Pound for pound, Jackie Robinson professional model bats are the most valuable pieces of wood from the era in which he played (1947-1956). There are some exceptions, like special bats used by the likes of Mickey Mantle or Ted Williams, but Robinson bats – on average – sell for the most. In fact, extremely high-end Robinson examples, ones that exhibit excellent characteristics and/or have ironclad provenance, have fetched well in excess of $100,000 on a consistent basis … a price point reserved for an elite group of lumber. In 2013 and 2014, four different Robinson bats sold for more than $150,000 each at auction.
Robinson signed an endorsement contract with H&B in 1946, prior to making his unforgettable debut, so all of the bats made for him at the Major League level featured his facsimile signature. According to factory records, Robinson used a fairly hefty piece of lumber. Many of his bats are in the 34-36 ounce range, and the majority of his gamers were made with a thick handle and smaller knob. You will occasionally see Robinson bats with his uniform number "42" marked on the knob, but most known gamers do not possess this trait. The bats that do feature his number are almost always found with a smaller, painted "42" in black.
This use of paint was a somewhat common practice in the Dodger organization during that period. Most Brooklyn Dodger game bats, like those made for Roy Campanella and Pee Wee Reese, do not possess numbers on the knob, but when they do, the numbers are often found in black paint. This kind of knob marking is evident in numerous vintage images capturing Dodger players holding their bats with the knob directly facing the camera. Finally, Robinson was not known for using heavy amounts of pine tar or modifying his bats with tape or scoring/grooving.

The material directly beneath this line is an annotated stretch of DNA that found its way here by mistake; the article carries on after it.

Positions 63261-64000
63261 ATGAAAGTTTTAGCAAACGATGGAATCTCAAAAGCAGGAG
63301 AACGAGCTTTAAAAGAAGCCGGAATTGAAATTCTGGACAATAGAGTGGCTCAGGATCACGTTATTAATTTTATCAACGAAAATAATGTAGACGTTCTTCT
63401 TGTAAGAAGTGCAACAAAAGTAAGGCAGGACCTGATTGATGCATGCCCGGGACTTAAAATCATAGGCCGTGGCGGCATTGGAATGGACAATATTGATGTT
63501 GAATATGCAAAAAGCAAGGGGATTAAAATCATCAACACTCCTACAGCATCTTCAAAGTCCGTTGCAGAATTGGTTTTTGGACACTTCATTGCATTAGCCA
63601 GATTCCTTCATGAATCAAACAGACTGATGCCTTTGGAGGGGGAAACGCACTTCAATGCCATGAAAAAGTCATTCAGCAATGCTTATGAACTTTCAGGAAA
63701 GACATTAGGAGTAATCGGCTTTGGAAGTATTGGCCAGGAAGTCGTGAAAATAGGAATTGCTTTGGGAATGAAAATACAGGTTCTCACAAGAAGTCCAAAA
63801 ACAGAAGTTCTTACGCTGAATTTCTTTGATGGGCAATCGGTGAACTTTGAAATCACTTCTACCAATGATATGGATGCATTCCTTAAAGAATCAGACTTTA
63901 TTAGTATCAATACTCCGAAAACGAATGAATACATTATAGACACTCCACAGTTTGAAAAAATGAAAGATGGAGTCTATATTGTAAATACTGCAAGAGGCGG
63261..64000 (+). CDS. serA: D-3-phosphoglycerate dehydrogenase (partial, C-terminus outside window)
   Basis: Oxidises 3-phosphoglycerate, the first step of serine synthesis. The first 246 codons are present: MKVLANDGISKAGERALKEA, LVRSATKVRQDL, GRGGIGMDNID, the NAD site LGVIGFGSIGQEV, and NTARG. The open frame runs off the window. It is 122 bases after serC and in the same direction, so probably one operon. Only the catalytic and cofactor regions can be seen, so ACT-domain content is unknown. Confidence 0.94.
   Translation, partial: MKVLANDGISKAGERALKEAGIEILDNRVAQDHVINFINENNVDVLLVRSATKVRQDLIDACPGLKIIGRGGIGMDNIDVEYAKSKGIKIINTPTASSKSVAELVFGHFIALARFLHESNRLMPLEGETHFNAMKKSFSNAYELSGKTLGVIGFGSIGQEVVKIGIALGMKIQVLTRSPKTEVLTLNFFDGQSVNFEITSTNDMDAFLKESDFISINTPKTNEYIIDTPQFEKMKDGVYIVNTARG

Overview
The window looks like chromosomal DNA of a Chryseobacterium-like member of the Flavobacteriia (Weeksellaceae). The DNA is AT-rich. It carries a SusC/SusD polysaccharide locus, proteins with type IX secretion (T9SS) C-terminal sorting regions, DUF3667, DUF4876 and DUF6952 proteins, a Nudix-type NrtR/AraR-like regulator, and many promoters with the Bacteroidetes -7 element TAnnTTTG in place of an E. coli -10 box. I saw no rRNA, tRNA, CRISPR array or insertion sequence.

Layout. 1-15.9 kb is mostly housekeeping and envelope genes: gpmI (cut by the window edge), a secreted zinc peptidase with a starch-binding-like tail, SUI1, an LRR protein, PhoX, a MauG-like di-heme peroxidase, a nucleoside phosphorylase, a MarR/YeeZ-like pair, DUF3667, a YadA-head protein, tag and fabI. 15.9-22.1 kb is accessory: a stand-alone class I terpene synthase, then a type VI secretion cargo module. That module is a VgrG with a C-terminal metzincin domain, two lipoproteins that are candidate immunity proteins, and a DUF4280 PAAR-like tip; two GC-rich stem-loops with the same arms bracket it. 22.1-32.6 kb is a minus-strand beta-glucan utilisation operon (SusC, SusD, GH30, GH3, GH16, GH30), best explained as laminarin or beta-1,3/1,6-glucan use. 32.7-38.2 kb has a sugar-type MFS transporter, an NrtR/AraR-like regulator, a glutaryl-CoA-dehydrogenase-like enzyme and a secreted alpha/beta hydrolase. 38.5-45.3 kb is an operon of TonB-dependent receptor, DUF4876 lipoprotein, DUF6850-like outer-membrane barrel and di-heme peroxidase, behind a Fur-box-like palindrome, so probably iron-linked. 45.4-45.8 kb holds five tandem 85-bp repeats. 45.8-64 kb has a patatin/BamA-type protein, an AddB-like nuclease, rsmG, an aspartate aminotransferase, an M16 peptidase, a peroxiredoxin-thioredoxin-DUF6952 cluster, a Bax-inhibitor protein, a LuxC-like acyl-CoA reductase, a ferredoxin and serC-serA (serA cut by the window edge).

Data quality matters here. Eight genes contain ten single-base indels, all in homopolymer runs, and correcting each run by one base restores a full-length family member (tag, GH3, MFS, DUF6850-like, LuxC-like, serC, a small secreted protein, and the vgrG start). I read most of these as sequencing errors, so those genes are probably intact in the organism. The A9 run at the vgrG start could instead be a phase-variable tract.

Jack Roosevelt Robinson (January 31, 1919 - October 24, 1972) will forever be remembered for breaking the color barrier as the first black player to play in Major League Baseball since the 1880s. Brooklyn Dodgers President and General Manager Branch Rickey told Robinson he was looking for a Negro player… "with guts enough to not fight back" when facing racial discrimination. Robinson endured unthinkable abuse from fans and occasionally players, but carried himself with dignity and poise as he helped the organization to six National League pennants and the 1955 World Series championship. In 1947, Jackie Robinson won the Major League Baseball Rookie of the Year Award and in 1949, took home the National League’s Most Valuable Player award. Jackie Robinson played second base, primarily, for the Brooklyn Dodgers (1947-1956) and finished his career with 1,518 hits, 137 home runs, 734 RBI and a .311 batting average. In 1997, Robinson’s number "42" was retired by all Major League Baseball teams. Jack Roosevelt Robinson was elected to the National Baseball Hall of Fame in 1962.
Approximate Value: $120000